He Is We - He Is We
Record Label: FrameworkNY
Release Date: February 1, 2010
Note: This album is actually a collection of past demos, but for the sake of this review, I'll be reviewing it as if it was an album.
With how much music there is to choose from in our every growing music scene, it’s never surprising when you find one of those sleeper hits. An album that completely came out of left field. No hype surrounding the release, no friends chattering about the most recent [insert band name here] song. Just a pure instance of fate. Something that puts you out of your typical comfort zone and floors you with how much talent you have been missing out on.
He Is We is basically comprised of two members, Rachel Taylor on vocals and Trevor Kelly on acoustic guitar. Although they credit other members for their work on other instruments, when you listen to He Is We’s self titled album, you realize that the heart and soul of this band lies in Taylor’s beautiful, soaring voice and the passionate, never boring acoustic guitar that lays beneath it. They work this angle well, managing to accomplish a full band feel even on their songs that are stripped down to their most intimate of levels.
The album begins strong with possibly the best song on the album. “Radio” is a 4-minute epic that accomplishes a lot as not only the first track on the album, but as a complete portrait of what you can expect on the rest of the record. Let it be known that if you don’t enjoy this song, you probably won’t find anything that blows your socks off on the rest of the tracks. The slow paced acoustic guitar is beautiful with out being overly technical. For the most part, the guitar lines work as a base as apposed to Taylor’s voice who gives the songs a life of their own. Her voice truly shines on this song and once the full band kicks in, head bobbing is never out of the question. A good way to describe Taylor’s voice would be Taylor Swift if she wasn’t singing sappy country songs about John Mayer. The lyrics do come across as cheesy at times, “Radio, bleed me a melody, that will make this boy wonder why, he was so cold,” but they don’t effect the song enough to question. If anything they help build the environment He Is We is trying to create.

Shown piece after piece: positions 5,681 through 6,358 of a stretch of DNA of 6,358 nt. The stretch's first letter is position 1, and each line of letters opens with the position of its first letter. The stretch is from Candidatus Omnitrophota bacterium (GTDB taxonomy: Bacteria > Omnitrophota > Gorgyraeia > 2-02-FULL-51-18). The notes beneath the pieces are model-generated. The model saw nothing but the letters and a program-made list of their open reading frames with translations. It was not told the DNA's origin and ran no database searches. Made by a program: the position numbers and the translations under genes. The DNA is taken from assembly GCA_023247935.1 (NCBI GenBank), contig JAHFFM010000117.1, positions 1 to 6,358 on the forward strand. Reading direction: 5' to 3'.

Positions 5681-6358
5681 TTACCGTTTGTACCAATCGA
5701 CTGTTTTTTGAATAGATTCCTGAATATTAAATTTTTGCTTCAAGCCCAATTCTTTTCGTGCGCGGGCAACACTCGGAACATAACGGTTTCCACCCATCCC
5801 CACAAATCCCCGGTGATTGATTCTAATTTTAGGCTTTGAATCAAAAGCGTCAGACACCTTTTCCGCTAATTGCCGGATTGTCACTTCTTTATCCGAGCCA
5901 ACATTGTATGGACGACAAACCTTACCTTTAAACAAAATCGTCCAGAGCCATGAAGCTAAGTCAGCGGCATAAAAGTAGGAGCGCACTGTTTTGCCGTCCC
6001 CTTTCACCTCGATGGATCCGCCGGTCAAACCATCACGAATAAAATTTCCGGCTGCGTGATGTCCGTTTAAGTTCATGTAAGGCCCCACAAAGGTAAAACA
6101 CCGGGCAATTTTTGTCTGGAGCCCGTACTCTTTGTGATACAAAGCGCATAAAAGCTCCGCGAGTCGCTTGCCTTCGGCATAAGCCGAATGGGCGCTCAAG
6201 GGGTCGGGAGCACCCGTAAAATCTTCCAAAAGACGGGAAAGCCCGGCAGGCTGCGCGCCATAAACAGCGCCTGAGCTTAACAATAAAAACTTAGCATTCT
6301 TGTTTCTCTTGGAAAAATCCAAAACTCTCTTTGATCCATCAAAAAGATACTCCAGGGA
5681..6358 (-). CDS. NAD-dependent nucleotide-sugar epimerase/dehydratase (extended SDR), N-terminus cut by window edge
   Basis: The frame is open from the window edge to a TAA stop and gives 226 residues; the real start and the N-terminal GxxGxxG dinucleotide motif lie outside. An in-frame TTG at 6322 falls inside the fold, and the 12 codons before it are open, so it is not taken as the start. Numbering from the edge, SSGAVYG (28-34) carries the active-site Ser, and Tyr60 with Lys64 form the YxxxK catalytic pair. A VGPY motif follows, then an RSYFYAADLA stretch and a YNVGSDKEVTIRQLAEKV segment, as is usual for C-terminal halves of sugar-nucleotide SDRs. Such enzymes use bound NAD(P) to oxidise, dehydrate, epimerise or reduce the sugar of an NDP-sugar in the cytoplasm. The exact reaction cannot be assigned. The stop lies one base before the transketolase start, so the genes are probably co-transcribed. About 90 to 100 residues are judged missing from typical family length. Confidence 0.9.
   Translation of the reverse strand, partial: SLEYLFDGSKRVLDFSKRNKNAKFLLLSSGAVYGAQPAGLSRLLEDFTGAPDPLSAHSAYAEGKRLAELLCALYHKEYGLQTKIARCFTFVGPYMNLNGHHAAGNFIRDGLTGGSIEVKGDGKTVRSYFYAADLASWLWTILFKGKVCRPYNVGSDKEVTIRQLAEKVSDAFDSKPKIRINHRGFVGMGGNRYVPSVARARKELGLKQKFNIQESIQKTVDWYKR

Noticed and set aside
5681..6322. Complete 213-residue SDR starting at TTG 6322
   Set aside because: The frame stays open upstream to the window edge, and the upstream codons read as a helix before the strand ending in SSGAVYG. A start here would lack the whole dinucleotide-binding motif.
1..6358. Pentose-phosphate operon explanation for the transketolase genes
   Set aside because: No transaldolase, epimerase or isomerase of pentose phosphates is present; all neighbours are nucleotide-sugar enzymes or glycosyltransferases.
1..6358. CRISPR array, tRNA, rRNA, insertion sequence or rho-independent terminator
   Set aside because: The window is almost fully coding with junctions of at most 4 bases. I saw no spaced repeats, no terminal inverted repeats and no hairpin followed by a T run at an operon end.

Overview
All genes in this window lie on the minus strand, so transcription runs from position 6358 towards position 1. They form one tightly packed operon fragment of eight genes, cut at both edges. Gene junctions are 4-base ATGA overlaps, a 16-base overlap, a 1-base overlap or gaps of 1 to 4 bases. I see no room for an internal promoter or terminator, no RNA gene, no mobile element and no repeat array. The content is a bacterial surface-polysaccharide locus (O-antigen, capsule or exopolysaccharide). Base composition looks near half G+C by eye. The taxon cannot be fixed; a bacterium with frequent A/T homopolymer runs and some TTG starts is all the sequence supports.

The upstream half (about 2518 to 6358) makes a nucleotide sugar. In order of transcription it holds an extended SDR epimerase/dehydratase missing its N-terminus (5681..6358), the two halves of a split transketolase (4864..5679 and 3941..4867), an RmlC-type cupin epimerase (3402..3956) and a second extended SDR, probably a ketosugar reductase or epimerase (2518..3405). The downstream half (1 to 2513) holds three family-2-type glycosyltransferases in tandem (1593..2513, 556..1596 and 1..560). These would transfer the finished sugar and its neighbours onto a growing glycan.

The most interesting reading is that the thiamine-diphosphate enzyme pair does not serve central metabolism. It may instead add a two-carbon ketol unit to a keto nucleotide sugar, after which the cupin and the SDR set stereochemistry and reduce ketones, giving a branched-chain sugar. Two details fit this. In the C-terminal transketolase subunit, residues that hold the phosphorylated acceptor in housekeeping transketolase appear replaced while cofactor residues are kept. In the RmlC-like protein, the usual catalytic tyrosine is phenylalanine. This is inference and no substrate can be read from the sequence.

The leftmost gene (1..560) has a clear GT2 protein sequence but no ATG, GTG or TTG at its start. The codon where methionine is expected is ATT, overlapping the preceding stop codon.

The next song, “Give It All,” follows the slightly different dynamic. It feels like quiet kid in class who sits in the corner drawing pictures all day. The art is there, the emotion is there, but they’re not hopping around banging pans together in front of your face. It’s a more subtle approach and it works well. Although it picks up at the end with some mildly entertaining orchestral lines.
“I Wouldn’t Mind” brings back the passion and it’s at about this point in the record where you realize what you’ve stumbled upon. The best word to describe this song is gorgeous, everything about it flows so well, and Taylor never misses out on a chance to show their audience how beautiful her voice truly is. Kelly also steps up his guitar work in this song, giving some fluent tempo changes and creating a much more complete feeling song.
“Pardon Me” is fantastic. There are some signs of vocal distortions (auto-tune) in the chorus of the song, but it works well and it’s never used to make her voice better. More as a tool that adds to overall completeness of the song. The next song battles “Radio” as one of the best songs on the album. “Pour Me Out” feels like a complete change of direction, in the best possible way. The words flow so easily from Taylor’s mouth to our ears that this becomes a great song to sing a long too. The nice thing is once again the audience is taken aghast by some immature and cheesy lyrics (“Wake up in the morning it’s not so bad, I can taste you on my lips and it makes me sad”), but the way they are delivered just adds to the feeling of innocence the song helps portray.
Regardless of my strong feelings of adoration for this band, the release takes a turn for the worse past “Pour Me Out.” All the melodies seem bland, the lyrics feel repetitive, and some times I’m not sure if she’s singing about a relationship or their religious beliefs. Which wouldn’t be a bad thing, but the fact that at some moments I couldn’t tell whether or not she was talking to a boy who broke her heart, or the source of her religion made me feel a little uneasy. It further shows how bad Taylor’s lyrics can be and hopefully she intends on being more concrete than abstract with the details they decide to add in future endeavors.
Despite a boring and tacked on second half, this is an album you don’t want to miss. There is great talent here and I am happy to have found this band. I’m sure that in the future they will grow on all of the things that make their music beautiful and take a good hard look at their less than stellar lyrics and the monotony that comes with some of their melodies. When asked what their band name means, Taylor replied, “It’s all about relationships with you guys, we’re all equal and our name helps us remember that.” I don’t know about you, but that is a the kind of band that I have no problem adding to my library.